Cloudy skies hovered and a slight drizzle fell from the sky Sunday evening and Monday. The change in weather brought some relief for those interested in burning on the Kenai Peninsula.
The Alaska State Forestry has lifted the burning permit suspension for the Kenai and Kodiak areas, as long as the weather cooperates, said Sharon Roesch, fire prevention officer for Alaska State Forestry.
During the four-day permit suspension, which began Wednesday, fire service agencies responded to 25 reports of burning.
Of the 25 reports, six individuals were issued a notice of violation of the Alaska open burning statutes in Homer, Anchor Point and Nikiski. The state of Alaska will seek recovery of approximately $1,450 in fire suppression costs from those reports.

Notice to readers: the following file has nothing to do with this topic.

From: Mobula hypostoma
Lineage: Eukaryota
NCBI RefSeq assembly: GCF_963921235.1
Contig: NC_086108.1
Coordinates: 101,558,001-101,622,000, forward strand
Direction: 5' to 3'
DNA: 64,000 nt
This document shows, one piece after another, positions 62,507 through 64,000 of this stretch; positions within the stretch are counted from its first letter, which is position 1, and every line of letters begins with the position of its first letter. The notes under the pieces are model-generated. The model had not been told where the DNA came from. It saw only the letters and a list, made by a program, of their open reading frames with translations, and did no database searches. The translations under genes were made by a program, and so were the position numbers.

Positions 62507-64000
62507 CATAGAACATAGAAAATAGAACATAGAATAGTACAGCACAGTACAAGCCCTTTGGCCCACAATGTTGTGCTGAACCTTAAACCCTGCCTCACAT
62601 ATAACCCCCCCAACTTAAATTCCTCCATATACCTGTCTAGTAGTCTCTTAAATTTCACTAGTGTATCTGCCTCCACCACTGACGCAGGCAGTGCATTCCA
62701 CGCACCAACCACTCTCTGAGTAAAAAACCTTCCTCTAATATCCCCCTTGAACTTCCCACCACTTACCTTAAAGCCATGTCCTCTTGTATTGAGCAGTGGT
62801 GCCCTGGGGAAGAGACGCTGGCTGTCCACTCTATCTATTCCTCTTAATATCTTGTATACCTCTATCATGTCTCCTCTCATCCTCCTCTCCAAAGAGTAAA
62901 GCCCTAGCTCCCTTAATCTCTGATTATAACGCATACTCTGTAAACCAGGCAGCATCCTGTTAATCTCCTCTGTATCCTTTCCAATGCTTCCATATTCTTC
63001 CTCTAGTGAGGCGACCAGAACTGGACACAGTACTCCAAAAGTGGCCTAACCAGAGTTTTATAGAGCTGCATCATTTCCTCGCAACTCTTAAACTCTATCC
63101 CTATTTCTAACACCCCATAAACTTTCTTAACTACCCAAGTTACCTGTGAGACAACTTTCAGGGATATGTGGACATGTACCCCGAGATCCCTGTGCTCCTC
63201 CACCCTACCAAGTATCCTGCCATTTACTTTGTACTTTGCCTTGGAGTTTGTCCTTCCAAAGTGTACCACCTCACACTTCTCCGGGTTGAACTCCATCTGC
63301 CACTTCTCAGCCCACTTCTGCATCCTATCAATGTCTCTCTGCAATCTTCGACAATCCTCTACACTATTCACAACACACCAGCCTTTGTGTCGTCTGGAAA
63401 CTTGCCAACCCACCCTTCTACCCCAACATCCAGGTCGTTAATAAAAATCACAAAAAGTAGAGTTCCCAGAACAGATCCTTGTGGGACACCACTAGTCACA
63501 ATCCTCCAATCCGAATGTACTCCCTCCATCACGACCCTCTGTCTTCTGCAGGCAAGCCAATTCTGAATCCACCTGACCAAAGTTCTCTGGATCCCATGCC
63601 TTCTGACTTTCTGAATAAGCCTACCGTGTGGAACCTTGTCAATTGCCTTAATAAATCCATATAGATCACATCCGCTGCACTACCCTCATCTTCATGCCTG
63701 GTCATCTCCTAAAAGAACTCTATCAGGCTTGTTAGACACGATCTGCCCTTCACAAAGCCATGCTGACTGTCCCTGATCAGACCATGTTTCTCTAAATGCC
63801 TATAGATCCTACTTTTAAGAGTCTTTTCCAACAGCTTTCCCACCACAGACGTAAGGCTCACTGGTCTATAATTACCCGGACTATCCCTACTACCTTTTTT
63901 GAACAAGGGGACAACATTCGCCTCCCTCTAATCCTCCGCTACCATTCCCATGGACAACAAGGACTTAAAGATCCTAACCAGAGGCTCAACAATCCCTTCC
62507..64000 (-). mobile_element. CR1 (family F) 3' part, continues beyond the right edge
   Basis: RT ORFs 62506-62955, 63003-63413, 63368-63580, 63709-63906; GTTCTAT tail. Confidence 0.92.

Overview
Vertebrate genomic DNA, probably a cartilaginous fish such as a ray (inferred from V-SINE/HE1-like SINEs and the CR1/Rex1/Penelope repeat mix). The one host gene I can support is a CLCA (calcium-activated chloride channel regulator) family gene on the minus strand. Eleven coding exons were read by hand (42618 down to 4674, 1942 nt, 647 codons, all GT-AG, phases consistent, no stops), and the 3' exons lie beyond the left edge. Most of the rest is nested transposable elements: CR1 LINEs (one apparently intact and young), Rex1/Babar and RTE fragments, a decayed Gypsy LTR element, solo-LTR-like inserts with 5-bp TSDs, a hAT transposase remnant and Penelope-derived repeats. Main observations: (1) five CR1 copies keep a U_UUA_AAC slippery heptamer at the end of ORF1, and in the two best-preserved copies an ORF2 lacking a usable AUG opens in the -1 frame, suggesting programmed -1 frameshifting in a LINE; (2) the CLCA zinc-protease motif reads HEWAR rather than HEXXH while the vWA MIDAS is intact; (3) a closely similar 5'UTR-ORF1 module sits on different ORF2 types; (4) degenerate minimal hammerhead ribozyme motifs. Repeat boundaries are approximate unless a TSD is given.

Recent precipitation has not penetrated to the protected areas beneath trees, Roesch said, but it has lowered the fire ignition factor.
Intensity of escape fires will lower as the relative humidity reaches the more than 40 percent mark.
Burn permits are required from May 1 to Sept. 30.
Before burning, Roesch said, residents must notify the overseeing fire agency.
The calls also assist fire service agencies in having up-to-date information on burns.
Residents need to call the following numbers for to report they are burning or for information about the free permits:
Division of Forestry: 262-4124;
Central Emergency Services: 262-4792;
City of Soldotna: 262-4792;
City of Kenai: 283-7666;
Nikiski or North Kenai: 283-4388;
City of Homer: (907) 235-3155;
Outside of city limits: 260-4269.
Though the suspension has been lifted, burn permits are not valid during windy conditions, which some peninsula areas have experienced.
Roesch said caution is advised, though the burning suspension has been lifted.
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